After June I will be turning my focus to finding a teaching job and, in all likilhood, leaving the mitten-- so I want this set to all work together and carry me through that time.

Sunday, February 8, 2009

Q: What's for Dinner? A: Mexican Layer Awesomeness!

(bonus: its pretty!)

I really don't have any excuses not to keep fresh produce in the house at all times, but I hate when we can't eat it in time and I have to pitch it! At least once a week I try to make something that uses up all of these fresh ingredients and some leftovers-- this morning we had loaded omelets and tonight I dumped another half of our refrigerator contents into this recipe.

Basically its a burrito with layers of filling in between each of 4 tortillas. Here's what I used for each layer-- this would be delicious with whatever's sitting in your fridge though!

1) fat free refried beans
2) browned and seasoned ground turkey
3) more refried beans and a cream cheese/canned green chilies spread (just add 2oz cream cheese and a splash of milk to 1/2 can of chilies, microwave until warm and blend-- its like a jalapeno popper spread)
4) spanish rice: leftover brown rice, roasted corn, dried red pepper flakes, and a tiny splash of tomato chutney or tomato paste (heated together in a pan first)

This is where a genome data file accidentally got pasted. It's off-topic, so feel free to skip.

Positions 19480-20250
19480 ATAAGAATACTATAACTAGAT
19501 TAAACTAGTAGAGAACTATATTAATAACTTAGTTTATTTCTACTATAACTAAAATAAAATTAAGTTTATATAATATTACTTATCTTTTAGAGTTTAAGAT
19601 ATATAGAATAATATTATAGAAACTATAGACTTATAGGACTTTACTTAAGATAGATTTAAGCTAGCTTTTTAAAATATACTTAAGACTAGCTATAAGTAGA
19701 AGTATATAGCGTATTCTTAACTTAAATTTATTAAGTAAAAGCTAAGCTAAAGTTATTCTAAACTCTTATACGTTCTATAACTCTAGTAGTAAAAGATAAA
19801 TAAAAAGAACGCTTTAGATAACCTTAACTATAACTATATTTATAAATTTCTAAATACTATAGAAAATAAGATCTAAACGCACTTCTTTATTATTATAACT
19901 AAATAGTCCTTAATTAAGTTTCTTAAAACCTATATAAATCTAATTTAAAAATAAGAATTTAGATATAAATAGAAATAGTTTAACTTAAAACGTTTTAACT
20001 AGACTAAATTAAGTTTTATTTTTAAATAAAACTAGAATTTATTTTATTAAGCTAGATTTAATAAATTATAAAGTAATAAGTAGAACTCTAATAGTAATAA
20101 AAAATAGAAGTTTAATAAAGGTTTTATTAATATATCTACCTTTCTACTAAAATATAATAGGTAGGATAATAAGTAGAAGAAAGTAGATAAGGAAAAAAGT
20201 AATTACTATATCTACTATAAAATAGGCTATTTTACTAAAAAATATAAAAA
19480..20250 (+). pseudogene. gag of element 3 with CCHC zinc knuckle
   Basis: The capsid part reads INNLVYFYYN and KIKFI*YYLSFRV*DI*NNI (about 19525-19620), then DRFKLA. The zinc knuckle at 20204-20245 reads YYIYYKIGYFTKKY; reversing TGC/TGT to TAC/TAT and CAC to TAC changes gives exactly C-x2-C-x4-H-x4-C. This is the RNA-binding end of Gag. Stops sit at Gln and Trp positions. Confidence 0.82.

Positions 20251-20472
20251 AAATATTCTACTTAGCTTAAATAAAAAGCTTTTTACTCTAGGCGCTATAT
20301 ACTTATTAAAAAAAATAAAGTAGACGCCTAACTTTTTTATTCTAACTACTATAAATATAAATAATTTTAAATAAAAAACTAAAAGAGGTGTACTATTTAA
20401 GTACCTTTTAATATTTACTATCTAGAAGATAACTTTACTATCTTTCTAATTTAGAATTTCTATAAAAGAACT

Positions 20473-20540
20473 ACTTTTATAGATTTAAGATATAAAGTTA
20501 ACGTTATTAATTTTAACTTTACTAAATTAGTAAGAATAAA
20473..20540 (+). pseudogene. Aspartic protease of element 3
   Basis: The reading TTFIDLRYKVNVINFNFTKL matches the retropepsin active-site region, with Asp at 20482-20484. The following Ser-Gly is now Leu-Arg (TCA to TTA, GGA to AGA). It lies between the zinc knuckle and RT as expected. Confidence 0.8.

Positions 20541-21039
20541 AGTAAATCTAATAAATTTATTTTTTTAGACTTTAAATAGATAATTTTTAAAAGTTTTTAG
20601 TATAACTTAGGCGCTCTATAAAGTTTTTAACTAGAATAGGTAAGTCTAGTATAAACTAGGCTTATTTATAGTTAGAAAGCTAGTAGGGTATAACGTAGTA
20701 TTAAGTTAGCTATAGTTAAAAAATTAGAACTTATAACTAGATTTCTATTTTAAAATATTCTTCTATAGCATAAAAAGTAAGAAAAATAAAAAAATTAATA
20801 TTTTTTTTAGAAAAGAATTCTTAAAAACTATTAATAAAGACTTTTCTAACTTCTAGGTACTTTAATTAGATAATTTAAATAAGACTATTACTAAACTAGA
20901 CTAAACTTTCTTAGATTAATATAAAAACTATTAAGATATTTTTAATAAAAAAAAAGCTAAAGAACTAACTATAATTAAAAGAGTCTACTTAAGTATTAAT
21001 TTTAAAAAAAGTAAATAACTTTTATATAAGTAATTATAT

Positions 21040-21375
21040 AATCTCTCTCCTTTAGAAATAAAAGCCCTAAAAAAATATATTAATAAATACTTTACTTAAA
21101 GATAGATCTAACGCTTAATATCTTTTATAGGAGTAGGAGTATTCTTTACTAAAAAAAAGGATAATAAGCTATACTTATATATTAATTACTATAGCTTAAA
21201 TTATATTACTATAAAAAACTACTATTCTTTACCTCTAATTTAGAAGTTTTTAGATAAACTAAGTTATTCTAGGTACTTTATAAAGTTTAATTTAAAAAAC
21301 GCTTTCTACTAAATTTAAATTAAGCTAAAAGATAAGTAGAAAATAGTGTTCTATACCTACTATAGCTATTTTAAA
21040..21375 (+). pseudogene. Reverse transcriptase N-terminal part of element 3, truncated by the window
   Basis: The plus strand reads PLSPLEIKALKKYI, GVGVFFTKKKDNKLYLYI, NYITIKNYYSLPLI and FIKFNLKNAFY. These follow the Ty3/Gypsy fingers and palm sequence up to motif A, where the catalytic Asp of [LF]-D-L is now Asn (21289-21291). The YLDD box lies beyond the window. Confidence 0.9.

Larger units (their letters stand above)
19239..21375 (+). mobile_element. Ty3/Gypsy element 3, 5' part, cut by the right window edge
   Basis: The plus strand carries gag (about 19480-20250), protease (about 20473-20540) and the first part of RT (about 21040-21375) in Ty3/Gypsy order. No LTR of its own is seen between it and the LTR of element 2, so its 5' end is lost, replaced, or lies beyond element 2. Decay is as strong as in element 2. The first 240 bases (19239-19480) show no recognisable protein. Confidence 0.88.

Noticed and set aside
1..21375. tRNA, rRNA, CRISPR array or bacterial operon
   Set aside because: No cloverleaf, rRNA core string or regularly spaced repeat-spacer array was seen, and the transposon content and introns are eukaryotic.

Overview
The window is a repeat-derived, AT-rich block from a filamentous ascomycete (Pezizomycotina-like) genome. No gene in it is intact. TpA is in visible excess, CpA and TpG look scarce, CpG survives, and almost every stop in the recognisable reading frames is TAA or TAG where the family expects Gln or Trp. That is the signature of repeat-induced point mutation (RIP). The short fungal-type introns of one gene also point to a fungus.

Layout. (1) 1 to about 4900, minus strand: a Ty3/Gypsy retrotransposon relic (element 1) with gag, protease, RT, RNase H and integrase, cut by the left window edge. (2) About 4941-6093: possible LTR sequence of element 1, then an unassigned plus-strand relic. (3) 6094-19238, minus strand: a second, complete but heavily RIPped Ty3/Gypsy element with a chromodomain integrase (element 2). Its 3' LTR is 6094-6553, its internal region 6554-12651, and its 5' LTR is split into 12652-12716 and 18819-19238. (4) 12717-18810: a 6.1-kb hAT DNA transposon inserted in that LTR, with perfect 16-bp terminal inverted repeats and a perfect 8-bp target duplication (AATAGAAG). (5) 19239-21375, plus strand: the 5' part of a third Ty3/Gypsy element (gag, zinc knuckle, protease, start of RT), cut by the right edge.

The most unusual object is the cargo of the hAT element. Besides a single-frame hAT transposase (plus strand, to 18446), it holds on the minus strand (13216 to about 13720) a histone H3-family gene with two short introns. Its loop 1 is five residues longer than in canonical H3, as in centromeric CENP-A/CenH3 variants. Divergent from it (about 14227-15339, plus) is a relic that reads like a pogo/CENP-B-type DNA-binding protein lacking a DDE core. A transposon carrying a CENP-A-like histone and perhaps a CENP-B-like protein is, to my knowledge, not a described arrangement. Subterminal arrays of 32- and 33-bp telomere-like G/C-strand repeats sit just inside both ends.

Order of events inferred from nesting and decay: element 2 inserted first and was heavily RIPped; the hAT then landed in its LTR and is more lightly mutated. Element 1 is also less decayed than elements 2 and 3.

I layered these between flour tortillas in a pie pan and baked the whole thing at 350 for about 25 minutes with tin foil on top. Then I removed the tin foil and allowed the top tortilla to crisp up. I took it out and added some sweet red bell pepper slices and green onions and then served it up with romaine and spring greens on top. This would also be really easy to make vegetarian-- we have delicious soy chorizo at the store that I might throw in next time!

(it was so tasty and I have no wasted produce guilt!)

Friday, February 6, 2009

Custom Orders

shh.. its past my bedtime! I had to squeeze in a quick post about two recent orders though.

The first print was created for Jason Rozen of Grinding Tapes Recording Co. Jason originally ordered a single Honeycomb print and then we worked together to create an entire grouping of Honeycomb prints, the larger one with a zoomed in feel that proportionally works out perfectly when hung next to two smaller prints.

It was a challenge creating this larger print-- fitting together images on two different screens was quite the exercise for my often neglected left-brain, but it came out just lovely despite an evening filled with expletives! The larger print is 17x17" and is also stretched (tight as a drum!) onto a custom made frame. The canvas in larger pieces can dent much more easily than the 8x8"s I usually sell, so stretching it as tight as it can go and using lots of staples is much more important.

I also recently finished a project for my dear friends Adam and Joel. They have these adorable matching yellow kayaks, so we thought it would be cute if I appliqued them onto "Someday the Waves"

I embroidered in a hearty brown split stitch onto hand-dyed 'safety yellow' cotton and then used fabric bonder to apply them to the canvas. I'm so glad I used the thinner cotton-- I love how you can see the ghost of the waves underneath! I also fell back in love with embroidery a little bit while working on these prints-- maybe it'll show up in the shop again sometime soon!

I found myself out and out pining for a summer day on the river as I worked on these-- Michigan winters are torture! This week its been exceptionally nasty frostbite-through-gloves kind of cold.

All right, to bed!